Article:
March 31, 1987
GUST K. NEWBERG, INC., PLAINTIFF-APPELLANT
THE ILLINOIS STATE TOLL HIGHWAY AUTHORITY, DEFENDANT-APPELLEE
APPELLATE COURT OF ILLINOIS, SECOND DISTRICT
506 N.E.2d 658, 153 Ill. App. 3d 918, 106 Ill. Dec. 858 1987.IL.406
Appeal from the Circuit Court of Du Page County; the Hon. William E. Black, Judge, presiding.
Justice Inglis delivered the opinion of the court. Reinhard and Unverzagt, JJ., concur.
DECISION OF THE COURT DELIVERED BY THE HONORABLE JUDGE INGLIS
This action was brought by a joint venture of Gust K. Newberg Construction Company, Krug Construction Company, and Brighton Building and Maintenance Company (Newberg) seeking to recover damages arising from the alleged breach of two construction contracts by the Illinois State Toll Highway Authority (Authority). The court, sitting without a jury, entered judgment for defendant. We affirm.
In 1971, the Authority undertook to extend the East-West Tollway west from Aurora to Rock Falls. The bid documents provided that work would start on section 8-AB on or about August 2, 1971, and on section 7-AB on or about August 9, 1971. Newberg submitted its bid on July 20, 1971, to perform the work in Section E-8AB, and on July 27, 1971, to perform the work in section E-7AB. These sections involved approximately 23 miles of roadway. Newberg was awarded a contract on each bid. Contracts were executed on August 6, 1971.
Notice to proceed under each contract was given August 11, 1971. When Newberg was given notice to proceed, however, no right-of-way was obtained in section 7. Several parcels became available about a week after the notice to proceed was issued, but as of September 3, 1971, Newberg did not go forward with its planned work because the available parcels were not contiguous. On September 20, 1971, Newberg considered there were a sufficient number of contiguous parcels so that it could start its operations in section 7B. Thereafter, the Authority continued to obtain right-of-way from time to time for various parcels.
In the meantime, Newberg discovered that some farmers had not been paid for damage which was to be done to the growing crops. Some farmers refused access to Newberg. Newberg notified the Authority of this situation, and the Authority advised Newberg to stay off the property until it had settled the farmers' crop claims. The Authority's procedure for settling crop claims was to send a representative to each farmer and negotiate a settlement. A check would be requested and, thereafter, hand delivered to the farmer.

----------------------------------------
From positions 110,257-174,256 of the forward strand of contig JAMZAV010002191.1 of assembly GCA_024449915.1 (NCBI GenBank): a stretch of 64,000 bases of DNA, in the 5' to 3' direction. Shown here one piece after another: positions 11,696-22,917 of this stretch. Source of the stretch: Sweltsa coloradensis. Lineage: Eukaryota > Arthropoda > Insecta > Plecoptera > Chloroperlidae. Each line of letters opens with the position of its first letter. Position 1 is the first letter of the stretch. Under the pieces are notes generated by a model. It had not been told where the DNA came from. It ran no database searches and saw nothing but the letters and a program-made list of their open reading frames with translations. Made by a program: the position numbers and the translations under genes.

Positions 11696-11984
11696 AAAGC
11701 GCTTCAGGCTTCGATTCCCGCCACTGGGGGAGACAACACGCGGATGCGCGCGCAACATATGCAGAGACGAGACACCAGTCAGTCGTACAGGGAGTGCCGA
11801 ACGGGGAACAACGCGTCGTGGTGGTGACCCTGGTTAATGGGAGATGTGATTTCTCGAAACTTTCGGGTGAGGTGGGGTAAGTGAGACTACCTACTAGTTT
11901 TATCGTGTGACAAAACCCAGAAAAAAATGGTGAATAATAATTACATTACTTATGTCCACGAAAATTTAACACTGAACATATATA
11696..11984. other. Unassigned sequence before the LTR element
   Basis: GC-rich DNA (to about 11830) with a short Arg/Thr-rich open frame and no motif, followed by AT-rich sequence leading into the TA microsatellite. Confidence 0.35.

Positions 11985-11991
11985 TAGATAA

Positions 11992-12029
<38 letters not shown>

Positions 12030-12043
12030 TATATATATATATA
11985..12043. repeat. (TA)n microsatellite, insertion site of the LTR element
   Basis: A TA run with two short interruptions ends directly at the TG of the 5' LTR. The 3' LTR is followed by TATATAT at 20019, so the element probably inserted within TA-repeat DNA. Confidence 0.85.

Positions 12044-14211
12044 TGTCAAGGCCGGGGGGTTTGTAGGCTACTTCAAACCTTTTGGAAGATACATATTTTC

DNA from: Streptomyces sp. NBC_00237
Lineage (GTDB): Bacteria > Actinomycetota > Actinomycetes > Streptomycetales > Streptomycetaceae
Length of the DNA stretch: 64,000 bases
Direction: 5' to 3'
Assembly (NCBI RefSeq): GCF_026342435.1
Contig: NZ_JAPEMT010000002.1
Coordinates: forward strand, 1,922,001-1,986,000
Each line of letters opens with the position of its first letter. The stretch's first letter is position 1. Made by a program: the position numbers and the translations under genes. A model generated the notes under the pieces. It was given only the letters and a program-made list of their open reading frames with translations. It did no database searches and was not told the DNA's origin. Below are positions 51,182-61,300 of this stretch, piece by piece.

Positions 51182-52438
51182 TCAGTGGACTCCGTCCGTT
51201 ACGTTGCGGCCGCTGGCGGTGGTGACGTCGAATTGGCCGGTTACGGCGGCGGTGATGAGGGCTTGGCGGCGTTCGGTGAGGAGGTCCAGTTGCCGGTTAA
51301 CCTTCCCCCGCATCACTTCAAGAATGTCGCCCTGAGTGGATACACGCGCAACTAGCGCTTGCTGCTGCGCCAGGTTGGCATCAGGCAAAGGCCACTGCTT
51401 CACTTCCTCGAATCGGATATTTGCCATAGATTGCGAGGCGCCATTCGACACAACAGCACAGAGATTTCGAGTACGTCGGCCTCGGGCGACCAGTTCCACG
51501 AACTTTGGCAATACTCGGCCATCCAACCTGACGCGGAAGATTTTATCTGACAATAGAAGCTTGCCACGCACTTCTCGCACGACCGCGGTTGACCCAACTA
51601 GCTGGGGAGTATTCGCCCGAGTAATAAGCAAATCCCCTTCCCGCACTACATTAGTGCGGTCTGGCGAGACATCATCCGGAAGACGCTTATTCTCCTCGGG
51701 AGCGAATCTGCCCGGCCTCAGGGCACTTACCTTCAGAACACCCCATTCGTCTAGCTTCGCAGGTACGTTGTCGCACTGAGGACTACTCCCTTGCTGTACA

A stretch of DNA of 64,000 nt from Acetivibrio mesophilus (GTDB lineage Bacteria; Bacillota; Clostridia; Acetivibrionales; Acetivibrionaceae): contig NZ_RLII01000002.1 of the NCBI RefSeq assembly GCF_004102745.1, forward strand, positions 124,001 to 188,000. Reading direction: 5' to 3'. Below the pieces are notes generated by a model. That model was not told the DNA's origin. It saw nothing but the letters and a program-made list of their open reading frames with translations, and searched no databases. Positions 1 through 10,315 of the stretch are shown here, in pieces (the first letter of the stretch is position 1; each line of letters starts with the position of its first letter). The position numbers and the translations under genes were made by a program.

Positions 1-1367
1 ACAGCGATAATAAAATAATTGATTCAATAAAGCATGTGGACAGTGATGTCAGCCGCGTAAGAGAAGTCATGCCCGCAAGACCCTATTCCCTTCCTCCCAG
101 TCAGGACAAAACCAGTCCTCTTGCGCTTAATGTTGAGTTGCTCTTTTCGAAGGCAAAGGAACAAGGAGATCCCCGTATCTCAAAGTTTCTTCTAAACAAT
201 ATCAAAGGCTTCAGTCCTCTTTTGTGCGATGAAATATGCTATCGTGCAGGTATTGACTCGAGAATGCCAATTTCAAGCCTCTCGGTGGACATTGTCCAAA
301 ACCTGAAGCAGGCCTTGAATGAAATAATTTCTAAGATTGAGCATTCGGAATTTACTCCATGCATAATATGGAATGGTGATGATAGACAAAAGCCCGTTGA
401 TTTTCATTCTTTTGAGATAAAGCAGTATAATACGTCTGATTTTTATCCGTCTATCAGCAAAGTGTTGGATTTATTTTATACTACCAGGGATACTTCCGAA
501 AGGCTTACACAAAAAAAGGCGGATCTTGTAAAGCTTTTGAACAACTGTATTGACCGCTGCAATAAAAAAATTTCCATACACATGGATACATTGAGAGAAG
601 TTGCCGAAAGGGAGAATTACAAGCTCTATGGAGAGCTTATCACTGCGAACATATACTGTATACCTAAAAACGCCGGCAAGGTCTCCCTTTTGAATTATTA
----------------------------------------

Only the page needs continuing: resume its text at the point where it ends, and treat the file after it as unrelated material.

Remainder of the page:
A third problem allegedly impeded Newberg's progress in section 7. This was in an area known as Union Ditch. The Union Ditch property consisted of several parcels of land within the Union Ditch Drainage District (District), which adjoined the tollway right-of-way on the north for 2 1/2 miles. As part of the construction of the tollway, a ditch was to be built by Newberg on the north side of the right-of-way to collect water and channel it to Union Creek, where it would flow under the tollway. Certain parcels within the Union Ditch area were actually part of the right-of-way, but additional property was also affected. Substantial excavation was required in an easement area north of the ditch itself. The right of entry in this area was obtained on October 21, 1971.
The last parcels for right-of-way in section 7 became available October 22, 1971.
The Authority gave Newberg notice to proceed in section 8 on August 11, 1971. In this section Newberg proceeded slowly and eventually halted its work, claiming that the public utility interferences were impossible to work around.
Newberg worked from September 20, 1971, only until December 5, 1971. By working far fewer days than it had anticipated, Newberg fell behind its own schedule for 1971.
Newberg resumed working in the spring of 1972. Work was slow due to inclement weather. But, as of July 19, 1972, it appeared that Newberg's efforts would be successful. On that date, a project manager wrote to the Authority that paving operations would not be delayed and that the contractor was simply awaiting a dry period of approximately four days in order to initiate fine grading and allow the beginning of paving. In spite of these efforts, however, Newberg did not make up more lost time because of extraordinary weather conditions throughout 1972.
In 1973, Newberg was confronted with a nationwide cement shortage which made the obtaining of cement in any significant quantities impossible. Therefore, completion of the roadway was deferred until 1974.